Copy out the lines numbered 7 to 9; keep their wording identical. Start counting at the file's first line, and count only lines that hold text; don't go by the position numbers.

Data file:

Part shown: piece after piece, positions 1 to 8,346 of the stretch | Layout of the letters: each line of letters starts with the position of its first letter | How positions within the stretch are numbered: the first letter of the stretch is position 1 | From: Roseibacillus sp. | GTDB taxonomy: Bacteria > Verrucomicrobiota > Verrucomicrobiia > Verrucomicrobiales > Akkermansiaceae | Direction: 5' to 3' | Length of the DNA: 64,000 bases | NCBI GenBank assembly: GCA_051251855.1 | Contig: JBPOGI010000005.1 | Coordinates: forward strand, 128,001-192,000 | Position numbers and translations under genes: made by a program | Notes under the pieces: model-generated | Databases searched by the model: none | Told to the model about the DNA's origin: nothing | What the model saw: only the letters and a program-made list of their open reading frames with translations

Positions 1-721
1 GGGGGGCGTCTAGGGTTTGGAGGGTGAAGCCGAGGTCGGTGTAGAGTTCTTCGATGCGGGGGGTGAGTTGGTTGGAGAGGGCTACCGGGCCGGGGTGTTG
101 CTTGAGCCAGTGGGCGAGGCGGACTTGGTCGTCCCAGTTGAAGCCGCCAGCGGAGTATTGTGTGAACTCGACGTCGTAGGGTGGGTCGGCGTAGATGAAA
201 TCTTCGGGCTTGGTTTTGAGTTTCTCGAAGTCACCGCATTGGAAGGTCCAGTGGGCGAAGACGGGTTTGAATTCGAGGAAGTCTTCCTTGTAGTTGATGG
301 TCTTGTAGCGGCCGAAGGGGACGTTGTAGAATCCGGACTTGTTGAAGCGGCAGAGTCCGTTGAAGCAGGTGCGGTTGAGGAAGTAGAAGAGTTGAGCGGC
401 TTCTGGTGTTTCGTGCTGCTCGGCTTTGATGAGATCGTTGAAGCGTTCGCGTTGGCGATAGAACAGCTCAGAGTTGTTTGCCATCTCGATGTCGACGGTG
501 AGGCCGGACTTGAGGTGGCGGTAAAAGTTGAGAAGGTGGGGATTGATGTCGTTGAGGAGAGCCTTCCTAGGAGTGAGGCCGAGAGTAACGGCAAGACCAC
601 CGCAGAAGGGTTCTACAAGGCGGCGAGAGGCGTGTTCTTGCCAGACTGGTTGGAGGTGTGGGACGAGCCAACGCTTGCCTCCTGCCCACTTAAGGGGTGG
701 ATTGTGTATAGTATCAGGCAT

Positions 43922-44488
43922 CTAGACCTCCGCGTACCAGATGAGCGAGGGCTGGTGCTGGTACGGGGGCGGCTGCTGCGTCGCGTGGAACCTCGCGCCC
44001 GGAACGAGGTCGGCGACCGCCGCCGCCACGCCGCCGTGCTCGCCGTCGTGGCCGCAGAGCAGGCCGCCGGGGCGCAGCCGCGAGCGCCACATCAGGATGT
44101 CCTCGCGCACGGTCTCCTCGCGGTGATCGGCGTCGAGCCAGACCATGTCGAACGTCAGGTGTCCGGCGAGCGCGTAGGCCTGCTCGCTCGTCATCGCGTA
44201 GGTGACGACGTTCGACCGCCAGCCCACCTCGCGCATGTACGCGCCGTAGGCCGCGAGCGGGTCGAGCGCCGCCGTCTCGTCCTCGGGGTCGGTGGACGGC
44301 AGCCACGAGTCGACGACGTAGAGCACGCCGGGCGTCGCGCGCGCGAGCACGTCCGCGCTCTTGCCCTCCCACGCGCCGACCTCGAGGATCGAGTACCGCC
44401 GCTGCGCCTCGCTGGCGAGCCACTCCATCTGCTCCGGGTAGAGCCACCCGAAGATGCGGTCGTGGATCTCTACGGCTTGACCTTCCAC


401 TTCTGGTGTTTCGTGCTGCTCGGCTTTGATGAGATCGTTGAAGCGTTCGCGTTGGCGATAGAACAGCTCAGAGTTGTTTGCCATCTCGATGTCGACGGTG
501 AGGCCGGACTTGAGGTGGCGGTAAAAGTTGAGAAGGTGGGGATTGATGTCGTTGAGGAGAGCCTTCCTAGGAGTGAGGCCGAGAGTAACGGCAAGACCAC
601 CGCAGAAGGGTTCTACAAGGCGGCGAGAGGCGTGTTCTTGCCAGACTGGTTGGAGGTGTGGGACGAGCCAACGCTTGCCTCCTGCCCACTTAAGGGGTGG